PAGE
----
Just as God shows grace and kindness to us, He will show it to the universe when He takes away the curse because of Jesus' sacrifice, and renews the universe for His glory. He will bring all things into submission to Christ. Jesus is Lord over all of creation, but in the future He will be Lord without rebellion from the creation.

This passage taught the Ephesians about the love the Father has for them. They are taught the way their salvation occurred. They are prepared for the future under Christ and His lordship and rule.

For me, I am reminded of the truths that saved me. I know God loves me and is continually kind to me. This truth must be the lens through which I see the joys and struggles I face each day. In the struggle,  I know God shows me abundant grace.  In the struggle, I know God is kind toward me.  In the struggle, I know all things are moving toward consummation in Christ.  In the struggle, these truths bring me peace and hope. God is moving things toward Christ's summation which will be for our ultimate good.

How do these truths impact me daily? First, the salvation I have in Him is not by my doing. I did not initiate it, nor do I maintain it. The facilitator, acquiring agent, and the maintaining power all come from Christ. It is completely a God thing and not a me thing. So, when I have feelings or do things that do not honor Christ, I do not worry about my salvation. I focus on repairing my relationships with those around me and with God. I confess my sin and trust He is faithful to forgive me. That brings freedom and security that I would not have if things relied on me.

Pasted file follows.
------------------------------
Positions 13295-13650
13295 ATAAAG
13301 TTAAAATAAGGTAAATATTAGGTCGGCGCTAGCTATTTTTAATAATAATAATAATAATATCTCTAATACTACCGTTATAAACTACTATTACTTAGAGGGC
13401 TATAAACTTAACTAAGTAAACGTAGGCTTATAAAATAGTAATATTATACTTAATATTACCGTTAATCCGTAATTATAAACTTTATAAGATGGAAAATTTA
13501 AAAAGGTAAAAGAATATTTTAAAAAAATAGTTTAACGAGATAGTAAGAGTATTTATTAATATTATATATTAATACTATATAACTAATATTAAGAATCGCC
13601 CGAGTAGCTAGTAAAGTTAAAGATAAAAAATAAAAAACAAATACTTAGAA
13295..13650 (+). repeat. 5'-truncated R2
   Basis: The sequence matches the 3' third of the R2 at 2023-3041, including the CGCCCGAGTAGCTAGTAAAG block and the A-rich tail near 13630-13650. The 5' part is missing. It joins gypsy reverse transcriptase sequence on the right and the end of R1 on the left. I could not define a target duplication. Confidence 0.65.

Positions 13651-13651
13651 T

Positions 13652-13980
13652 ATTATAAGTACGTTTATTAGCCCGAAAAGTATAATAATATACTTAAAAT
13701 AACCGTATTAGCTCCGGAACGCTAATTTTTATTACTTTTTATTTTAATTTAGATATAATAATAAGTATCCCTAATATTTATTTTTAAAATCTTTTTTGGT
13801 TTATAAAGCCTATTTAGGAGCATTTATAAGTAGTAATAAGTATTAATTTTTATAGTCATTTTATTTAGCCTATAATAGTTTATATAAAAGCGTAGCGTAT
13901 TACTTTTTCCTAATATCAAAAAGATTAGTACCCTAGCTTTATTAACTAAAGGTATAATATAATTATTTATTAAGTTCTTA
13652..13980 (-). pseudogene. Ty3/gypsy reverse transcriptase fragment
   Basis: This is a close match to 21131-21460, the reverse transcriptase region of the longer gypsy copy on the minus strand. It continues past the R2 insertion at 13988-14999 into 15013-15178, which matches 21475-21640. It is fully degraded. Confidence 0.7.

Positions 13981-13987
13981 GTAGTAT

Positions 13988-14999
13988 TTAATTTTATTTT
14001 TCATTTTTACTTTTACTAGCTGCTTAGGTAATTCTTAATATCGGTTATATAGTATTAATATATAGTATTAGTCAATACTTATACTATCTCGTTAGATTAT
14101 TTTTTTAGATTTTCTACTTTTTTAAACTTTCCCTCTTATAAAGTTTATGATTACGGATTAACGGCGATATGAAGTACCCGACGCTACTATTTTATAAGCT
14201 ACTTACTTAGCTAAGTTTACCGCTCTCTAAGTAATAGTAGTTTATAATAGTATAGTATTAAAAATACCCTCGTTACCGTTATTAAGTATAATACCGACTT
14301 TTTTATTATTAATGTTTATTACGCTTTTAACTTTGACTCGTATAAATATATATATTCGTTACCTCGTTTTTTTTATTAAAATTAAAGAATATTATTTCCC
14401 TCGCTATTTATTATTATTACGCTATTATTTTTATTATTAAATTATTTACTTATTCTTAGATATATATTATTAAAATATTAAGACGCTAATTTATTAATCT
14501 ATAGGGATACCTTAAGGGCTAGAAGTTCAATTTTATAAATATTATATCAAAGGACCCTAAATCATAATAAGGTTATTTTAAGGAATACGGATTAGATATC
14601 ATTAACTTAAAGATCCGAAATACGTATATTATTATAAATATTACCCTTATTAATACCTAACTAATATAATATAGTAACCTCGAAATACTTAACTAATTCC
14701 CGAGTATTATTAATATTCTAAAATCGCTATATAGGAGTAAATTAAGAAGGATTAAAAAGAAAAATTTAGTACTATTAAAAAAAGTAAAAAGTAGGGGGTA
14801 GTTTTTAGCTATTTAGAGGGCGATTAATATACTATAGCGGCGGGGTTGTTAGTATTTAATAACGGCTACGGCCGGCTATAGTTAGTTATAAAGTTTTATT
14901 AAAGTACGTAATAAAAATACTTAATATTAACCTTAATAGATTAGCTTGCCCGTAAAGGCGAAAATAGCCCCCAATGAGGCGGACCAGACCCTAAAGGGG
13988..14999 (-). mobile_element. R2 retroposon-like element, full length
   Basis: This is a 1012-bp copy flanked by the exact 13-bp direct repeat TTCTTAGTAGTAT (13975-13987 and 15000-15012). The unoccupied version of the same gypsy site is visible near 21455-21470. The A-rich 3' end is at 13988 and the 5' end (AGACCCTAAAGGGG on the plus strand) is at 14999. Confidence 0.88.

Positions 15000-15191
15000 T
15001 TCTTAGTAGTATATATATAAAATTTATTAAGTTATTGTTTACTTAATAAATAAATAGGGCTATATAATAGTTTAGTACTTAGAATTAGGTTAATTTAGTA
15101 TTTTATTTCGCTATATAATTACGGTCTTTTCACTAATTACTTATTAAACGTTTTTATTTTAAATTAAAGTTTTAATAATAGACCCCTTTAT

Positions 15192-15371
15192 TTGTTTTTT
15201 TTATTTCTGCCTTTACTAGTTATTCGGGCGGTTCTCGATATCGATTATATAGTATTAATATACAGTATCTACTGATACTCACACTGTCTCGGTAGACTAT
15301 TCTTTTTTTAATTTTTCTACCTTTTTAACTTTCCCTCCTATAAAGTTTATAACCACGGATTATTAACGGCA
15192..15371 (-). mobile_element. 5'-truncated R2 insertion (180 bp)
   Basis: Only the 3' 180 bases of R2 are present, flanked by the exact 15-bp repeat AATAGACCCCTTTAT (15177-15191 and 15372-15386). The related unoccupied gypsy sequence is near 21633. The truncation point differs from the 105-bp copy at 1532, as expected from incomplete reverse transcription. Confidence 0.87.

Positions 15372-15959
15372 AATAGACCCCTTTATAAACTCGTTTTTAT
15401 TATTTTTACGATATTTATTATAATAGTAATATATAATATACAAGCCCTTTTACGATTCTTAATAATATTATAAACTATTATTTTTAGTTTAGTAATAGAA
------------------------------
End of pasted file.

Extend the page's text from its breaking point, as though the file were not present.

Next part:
Second, redemption is far bigger than my salvation.Redemption has a universe wide application. The curse will be gone at a point in the future. That fact brings me hope for the future. Someday, we will live in a universe that is not marred by the curse of sin. We will not fight with our own sinful nature. We will do the right things without hesitation.

These things bring me hope. Without Christ being the maintaining agent, I would not last long. My heart would wander. So our sin, our failures can be brought to Christ. He forgives us, because He is the gracious Lord of all.